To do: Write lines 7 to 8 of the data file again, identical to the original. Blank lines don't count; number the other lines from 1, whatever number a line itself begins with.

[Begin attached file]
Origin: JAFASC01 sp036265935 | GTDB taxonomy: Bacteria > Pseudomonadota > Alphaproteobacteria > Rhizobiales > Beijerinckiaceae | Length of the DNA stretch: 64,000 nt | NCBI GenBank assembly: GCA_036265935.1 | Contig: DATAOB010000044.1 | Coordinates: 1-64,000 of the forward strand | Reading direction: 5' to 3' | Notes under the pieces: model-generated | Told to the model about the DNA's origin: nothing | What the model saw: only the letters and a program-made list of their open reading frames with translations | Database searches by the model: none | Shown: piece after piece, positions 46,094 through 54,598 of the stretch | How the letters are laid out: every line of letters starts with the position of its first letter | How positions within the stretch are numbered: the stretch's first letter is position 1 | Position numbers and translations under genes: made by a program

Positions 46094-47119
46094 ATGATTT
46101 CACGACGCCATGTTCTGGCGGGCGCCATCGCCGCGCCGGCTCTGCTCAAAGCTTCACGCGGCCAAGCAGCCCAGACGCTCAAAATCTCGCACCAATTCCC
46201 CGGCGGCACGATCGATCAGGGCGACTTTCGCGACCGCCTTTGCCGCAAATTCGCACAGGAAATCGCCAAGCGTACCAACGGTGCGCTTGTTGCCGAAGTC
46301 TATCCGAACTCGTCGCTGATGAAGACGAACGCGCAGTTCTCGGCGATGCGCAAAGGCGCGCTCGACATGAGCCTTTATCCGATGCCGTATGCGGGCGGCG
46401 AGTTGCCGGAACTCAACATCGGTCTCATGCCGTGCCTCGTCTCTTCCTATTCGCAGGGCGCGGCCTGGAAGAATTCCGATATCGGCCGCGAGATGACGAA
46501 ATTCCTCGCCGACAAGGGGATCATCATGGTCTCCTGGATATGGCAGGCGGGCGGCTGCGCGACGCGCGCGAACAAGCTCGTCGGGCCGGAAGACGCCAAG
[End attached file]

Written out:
46401 AGTTGCCGGAACTCAACATCGGTCTCATGCCGTGCCTCGTCTCTTCCTATTCGCAGGGCGCGGCCTGGAAGAATTCCGATATCGGCCGCGAGATGACGAA
46501 ATTCCTCGCCGACAAGGGGATCATCATGGTCTCCTGGATATGGCAGGCGGGCGGCTGCGCGACGCGCGCGAACAAGCTCGTCGGGCCGGAAGACGCCAAG